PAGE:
Former bookshop owners are complaining that they can't compete with the online sellers. If one goes searching for a particular book, the odds are very good that somewhere in the world someone is willing to sell it cheaply, writes Peter Wood of the National Association of Scholars.
This has great advantages, of course, for the student or scholar who knows exactly what he wants, often it only takes a few minutes and a few dollars with the help of the American Book Exchange (ABE) to find what you want.
A new international market has been spawned out of the need of schools and students looking for long out-of-print books. In the late 1990s, when used book sellers began to put their inventories online, many of us delighted in the opportunity to fill gaps in our personal libraries.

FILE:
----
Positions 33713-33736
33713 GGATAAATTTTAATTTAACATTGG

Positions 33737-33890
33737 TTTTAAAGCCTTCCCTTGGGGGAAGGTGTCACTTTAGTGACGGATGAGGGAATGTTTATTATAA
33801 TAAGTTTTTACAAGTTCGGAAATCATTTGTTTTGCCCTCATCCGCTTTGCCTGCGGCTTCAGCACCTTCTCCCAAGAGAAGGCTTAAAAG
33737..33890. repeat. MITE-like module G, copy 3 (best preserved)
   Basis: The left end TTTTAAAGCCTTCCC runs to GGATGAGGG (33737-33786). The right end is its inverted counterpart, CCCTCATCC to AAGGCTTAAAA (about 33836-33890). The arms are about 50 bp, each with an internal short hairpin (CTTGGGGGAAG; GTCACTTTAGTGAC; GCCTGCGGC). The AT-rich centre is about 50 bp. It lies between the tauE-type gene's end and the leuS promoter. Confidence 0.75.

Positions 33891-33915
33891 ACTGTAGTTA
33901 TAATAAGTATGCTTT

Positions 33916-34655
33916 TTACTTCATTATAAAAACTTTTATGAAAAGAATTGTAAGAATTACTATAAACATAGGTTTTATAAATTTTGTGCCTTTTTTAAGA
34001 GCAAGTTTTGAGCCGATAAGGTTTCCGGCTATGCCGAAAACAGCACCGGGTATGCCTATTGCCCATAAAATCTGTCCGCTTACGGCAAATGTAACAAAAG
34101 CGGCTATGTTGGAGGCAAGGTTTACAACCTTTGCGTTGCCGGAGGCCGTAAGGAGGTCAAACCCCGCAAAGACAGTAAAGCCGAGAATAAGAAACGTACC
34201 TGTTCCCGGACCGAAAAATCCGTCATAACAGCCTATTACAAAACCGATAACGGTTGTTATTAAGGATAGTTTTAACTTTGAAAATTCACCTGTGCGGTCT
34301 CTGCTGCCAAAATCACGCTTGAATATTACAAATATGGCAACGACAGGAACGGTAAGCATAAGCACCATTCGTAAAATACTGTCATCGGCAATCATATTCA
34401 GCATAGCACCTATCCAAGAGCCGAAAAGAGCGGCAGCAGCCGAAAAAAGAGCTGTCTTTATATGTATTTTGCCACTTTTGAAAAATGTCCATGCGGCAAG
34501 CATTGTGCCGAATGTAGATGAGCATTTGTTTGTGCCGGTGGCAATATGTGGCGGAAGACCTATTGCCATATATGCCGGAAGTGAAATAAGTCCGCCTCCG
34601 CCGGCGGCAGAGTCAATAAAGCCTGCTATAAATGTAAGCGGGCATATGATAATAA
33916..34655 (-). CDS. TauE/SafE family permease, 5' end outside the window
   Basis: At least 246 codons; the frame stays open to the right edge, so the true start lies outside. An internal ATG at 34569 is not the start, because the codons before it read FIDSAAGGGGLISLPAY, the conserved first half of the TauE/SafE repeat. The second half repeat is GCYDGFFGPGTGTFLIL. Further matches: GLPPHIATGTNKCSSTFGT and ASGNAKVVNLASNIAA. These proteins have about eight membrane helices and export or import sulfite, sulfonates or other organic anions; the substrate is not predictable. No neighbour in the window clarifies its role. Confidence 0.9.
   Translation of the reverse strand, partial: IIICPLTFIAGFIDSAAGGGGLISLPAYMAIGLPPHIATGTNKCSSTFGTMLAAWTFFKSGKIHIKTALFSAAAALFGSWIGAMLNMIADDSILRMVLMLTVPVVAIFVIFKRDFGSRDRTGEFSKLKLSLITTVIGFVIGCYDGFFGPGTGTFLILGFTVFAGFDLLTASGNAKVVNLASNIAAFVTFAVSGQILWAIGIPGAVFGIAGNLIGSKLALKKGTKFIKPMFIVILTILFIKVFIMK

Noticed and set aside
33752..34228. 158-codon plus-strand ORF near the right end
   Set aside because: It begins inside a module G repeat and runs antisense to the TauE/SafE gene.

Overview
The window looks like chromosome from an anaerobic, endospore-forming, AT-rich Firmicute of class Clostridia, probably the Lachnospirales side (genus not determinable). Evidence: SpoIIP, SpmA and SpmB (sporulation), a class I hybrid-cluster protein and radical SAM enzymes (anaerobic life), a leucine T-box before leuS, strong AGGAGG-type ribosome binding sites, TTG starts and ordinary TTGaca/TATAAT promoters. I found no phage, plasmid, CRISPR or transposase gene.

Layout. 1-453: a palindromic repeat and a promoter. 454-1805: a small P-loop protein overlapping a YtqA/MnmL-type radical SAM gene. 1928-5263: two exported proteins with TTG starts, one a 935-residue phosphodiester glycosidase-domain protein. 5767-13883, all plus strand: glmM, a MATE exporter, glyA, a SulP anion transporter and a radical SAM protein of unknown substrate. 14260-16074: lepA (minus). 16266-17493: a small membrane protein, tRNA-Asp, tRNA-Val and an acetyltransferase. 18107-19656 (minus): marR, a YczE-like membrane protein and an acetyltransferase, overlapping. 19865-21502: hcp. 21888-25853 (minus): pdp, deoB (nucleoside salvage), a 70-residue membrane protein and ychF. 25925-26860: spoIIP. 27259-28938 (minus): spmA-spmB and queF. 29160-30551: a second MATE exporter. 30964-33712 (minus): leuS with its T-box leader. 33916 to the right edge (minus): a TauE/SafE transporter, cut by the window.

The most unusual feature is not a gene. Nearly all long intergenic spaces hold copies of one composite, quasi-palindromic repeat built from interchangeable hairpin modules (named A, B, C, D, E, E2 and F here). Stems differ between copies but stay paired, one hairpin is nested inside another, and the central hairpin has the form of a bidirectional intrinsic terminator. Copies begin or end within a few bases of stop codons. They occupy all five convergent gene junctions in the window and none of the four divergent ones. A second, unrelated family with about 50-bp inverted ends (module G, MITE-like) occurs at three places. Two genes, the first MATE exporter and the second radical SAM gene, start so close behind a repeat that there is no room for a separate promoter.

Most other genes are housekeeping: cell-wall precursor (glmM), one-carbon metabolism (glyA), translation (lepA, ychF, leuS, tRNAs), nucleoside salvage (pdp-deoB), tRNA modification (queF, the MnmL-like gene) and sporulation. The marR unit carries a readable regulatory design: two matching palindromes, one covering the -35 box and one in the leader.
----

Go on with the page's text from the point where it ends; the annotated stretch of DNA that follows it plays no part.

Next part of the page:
But what effect has his online global market had on our used book stores? Many certainly still exist but the survivors seem more and more to cater to the antiquarian trade.
"They are places to go when looking for the rare, the valuable, and the collectible, and are less and less likely to provide the chance to explore the great miscellany of the undifferentiated and often undistinguished past," says Wood.
"We have, via the globalization of online book selling, a splendid way to lay hands on the books we know we want. But this facility comes at the price of making it much less likely to discover the books we don't yet know we want."
As retail book stores like Borders close, and innovations like e-books and kindles grow, there's obviously a shift in emphasis and the ways in which we read and study. But what stands to be lost in this transition is something intangible, but very real.
Wood sums it up:
"Perhaps what we stand to lose is a loosely ordered curriculum of left-over ideas that are best met—or maybe can only be met—by accident."